WEB UPDATE, Dec. 23, 4:17 a.m.
Controversy within the Dartmouth community continues to mount in response to the publication of a letter Dean of Admissions Karl Furstenberg wrote four years ago calling varsity football programs "a sacrifice to the academic quality and diversity of entering first-year classes."
In the wake of this year's 1-9 season for the College's football team, some critics have called for Furstenberg's resignation.
A recent article in the Valley News quoted pieces of the letter that precipitated the outcry -- a personal note to Swarthmore College President Alfred Bloom after that school cut its football team.
"I am writing to commend you on the decision to eliminate football from your athletic offerings," Furstenberg wrote. "I wish this were not true but sadly football, and the culture that surrounds it, is antithetical to the academic mission of colleges such as ours ... A close examination of intercollegiate athletics within the Ivy League would point to other sports in which the same phenomenon is apparent."
The publication of the letter has sprouted especially widespread outrage among Dartmouth football alumni.
Bill Wellstead '63, a member of the undefeated 1962 football team, runs the Dartmouth Athletics weblog and stands at the forefront of the group of disgruntled alumni.
"Mr. Furstenberg's integrity is entirely in question," Wellstead said. "The only acceptable way out of this crisis is for Jim [Wright] to demand or ask for Karl [Furstenberg]'s resignation."
Some critics have blamed Furstenberg for the recent disappointing performance of the Dartmouth football team, which has amassed a meager 16-53 record in the past seven seasons. The team's poor performance culminated with the firing of head coach John Lyons at the end of this past season.
Defenders of Furstenberg have compared his long tenure at Dartmouth -- Furstenberg was named dean of admissions in 1990 -- with the varied success of the football program. The College's football squad dominated the Ivy League until 1998, earning a 58-19-3 record from 1990 to 1997. Furstenberg presided when the team reached its pinnacle in 1996 -- a season that saw the Big Green win 10 games, lose none and outscore their opponents by greater than two-and-a-half to one on average.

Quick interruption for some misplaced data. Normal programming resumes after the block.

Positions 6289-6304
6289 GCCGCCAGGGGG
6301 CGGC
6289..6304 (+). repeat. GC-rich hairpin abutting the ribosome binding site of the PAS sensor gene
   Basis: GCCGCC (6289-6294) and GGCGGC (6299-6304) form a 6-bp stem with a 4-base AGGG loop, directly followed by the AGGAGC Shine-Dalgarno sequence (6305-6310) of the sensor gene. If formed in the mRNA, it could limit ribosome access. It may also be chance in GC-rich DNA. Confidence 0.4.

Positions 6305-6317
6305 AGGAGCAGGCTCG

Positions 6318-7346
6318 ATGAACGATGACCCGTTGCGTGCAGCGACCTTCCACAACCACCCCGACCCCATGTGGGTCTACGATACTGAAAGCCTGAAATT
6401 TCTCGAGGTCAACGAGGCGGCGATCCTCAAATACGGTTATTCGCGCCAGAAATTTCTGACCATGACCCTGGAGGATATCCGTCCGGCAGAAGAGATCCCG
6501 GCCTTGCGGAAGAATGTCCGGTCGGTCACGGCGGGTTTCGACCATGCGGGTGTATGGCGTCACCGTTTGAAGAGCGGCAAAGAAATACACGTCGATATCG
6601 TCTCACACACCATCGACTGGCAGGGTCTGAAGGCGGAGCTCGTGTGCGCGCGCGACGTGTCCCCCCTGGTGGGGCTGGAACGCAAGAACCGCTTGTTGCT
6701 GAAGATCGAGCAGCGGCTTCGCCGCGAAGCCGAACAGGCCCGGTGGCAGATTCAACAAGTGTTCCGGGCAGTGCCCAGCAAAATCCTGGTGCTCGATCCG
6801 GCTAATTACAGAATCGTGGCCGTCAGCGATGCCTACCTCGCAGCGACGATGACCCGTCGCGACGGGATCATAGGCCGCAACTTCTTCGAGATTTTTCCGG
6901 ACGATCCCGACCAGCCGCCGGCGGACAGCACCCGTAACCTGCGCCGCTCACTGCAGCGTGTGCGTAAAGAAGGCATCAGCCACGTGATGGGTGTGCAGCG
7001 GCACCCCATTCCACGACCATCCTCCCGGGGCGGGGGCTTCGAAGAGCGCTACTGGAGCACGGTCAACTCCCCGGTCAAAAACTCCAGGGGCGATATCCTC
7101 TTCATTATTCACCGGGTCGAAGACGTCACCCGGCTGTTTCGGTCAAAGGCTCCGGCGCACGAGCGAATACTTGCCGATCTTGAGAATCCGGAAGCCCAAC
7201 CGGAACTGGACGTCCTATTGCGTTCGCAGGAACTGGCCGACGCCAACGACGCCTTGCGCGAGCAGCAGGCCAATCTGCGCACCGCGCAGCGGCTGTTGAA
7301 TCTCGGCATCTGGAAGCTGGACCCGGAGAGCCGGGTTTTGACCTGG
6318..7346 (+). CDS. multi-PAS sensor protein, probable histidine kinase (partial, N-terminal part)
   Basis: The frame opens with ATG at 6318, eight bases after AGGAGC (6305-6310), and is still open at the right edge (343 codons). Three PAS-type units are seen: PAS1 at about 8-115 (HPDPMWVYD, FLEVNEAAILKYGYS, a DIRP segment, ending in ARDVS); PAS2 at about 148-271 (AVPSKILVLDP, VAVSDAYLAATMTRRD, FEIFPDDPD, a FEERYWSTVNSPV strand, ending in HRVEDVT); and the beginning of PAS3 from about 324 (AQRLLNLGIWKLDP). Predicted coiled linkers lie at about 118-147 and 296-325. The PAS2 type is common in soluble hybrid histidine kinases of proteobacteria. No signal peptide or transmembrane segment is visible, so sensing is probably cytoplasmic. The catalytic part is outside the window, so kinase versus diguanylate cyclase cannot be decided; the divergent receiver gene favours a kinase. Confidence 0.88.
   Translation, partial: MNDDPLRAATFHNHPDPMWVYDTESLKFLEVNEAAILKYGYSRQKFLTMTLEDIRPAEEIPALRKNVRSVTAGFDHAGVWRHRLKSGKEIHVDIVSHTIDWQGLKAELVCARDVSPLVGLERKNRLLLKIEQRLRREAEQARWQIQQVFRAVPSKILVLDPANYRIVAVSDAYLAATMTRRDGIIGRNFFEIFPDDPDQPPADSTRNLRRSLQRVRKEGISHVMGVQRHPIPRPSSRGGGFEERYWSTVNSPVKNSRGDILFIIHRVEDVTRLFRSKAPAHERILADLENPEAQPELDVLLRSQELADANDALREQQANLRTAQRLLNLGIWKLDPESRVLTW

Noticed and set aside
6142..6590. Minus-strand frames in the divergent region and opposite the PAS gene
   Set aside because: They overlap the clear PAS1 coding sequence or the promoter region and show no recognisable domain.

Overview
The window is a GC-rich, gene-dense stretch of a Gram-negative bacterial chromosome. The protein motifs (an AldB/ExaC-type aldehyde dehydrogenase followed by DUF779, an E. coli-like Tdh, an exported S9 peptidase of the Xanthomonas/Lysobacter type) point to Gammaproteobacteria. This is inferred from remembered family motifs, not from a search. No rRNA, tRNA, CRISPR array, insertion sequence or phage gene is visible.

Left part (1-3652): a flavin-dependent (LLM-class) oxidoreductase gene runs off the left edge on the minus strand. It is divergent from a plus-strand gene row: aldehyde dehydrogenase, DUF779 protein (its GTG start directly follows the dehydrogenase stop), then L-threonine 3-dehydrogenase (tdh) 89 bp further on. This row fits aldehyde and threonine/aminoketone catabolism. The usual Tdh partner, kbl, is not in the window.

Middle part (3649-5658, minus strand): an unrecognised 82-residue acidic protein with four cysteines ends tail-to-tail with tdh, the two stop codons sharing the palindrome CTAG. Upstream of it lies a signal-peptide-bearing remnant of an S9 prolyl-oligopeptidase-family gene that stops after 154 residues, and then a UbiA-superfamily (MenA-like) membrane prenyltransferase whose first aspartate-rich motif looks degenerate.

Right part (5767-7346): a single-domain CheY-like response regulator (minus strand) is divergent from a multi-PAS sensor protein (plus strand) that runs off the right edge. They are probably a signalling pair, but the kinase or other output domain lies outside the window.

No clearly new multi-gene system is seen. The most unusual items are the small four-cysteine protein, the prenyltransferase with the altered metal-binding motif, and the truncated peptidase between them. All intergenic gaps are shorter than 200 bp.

College administrators have reportedly not taken action to replace Furstenberg.
Wright released a letter on Dec. 20 that scolded Furstenberg for his comments but expressing continued confidence in the admissions director.
"That letter was a lapse in professional judgment," Wright wrote. "I very much regret the hurt that the dean's statements have caused within the Dartmouth community."
Despite his disappointment in Furstenberg's comments, Wright made it explicit that Furstenberg has carried out college policy.
"The Admissions Office does not determine Dartmouth's ambitions. Rather Admissions is charged by me and the Trustees to admit a class that will meet our ambitions," Wright wrote. "I am confident that the sentiments he expressed in the letter have never influenced his admissions decisions."
The Ivy League has strict rules for football recruiting. Each school is limited to an average of 30 football recruits per year over a four-year period. League rules also place limits on the allowed gap between the academic quality of football recruits and the rest of the class.
Furstenberg denied that Dartmouth's football woes are due to the alleged biases of the admissions department.
"We work closely with the coaches within the guidelines of the Ivy League," Furstenberg said. "The admissions policies of the institution are decided on by a wide range of people including the president and it's my job to implement those policies."
In recent years, Dartmouth football players appear to have been successful academically. The graduation rate of football players is routinely at least as high as that of the class as a whole.
"One of the things we've been able to do at Dartmouth is blend intercollegiate athletics and excellent academics," Furstenberg said. "The bottom line for us is that students have to have been successful academically."
Even though Furstenberg is confident that he has done the job he was hired to do, he was quick to apologize for his comments that have offended current and former Dartmouth student-athletes.
"My overwhelming reaction is one of disappointment and regret," Furstenberg said.
Hannah Plotkin contributed to this report.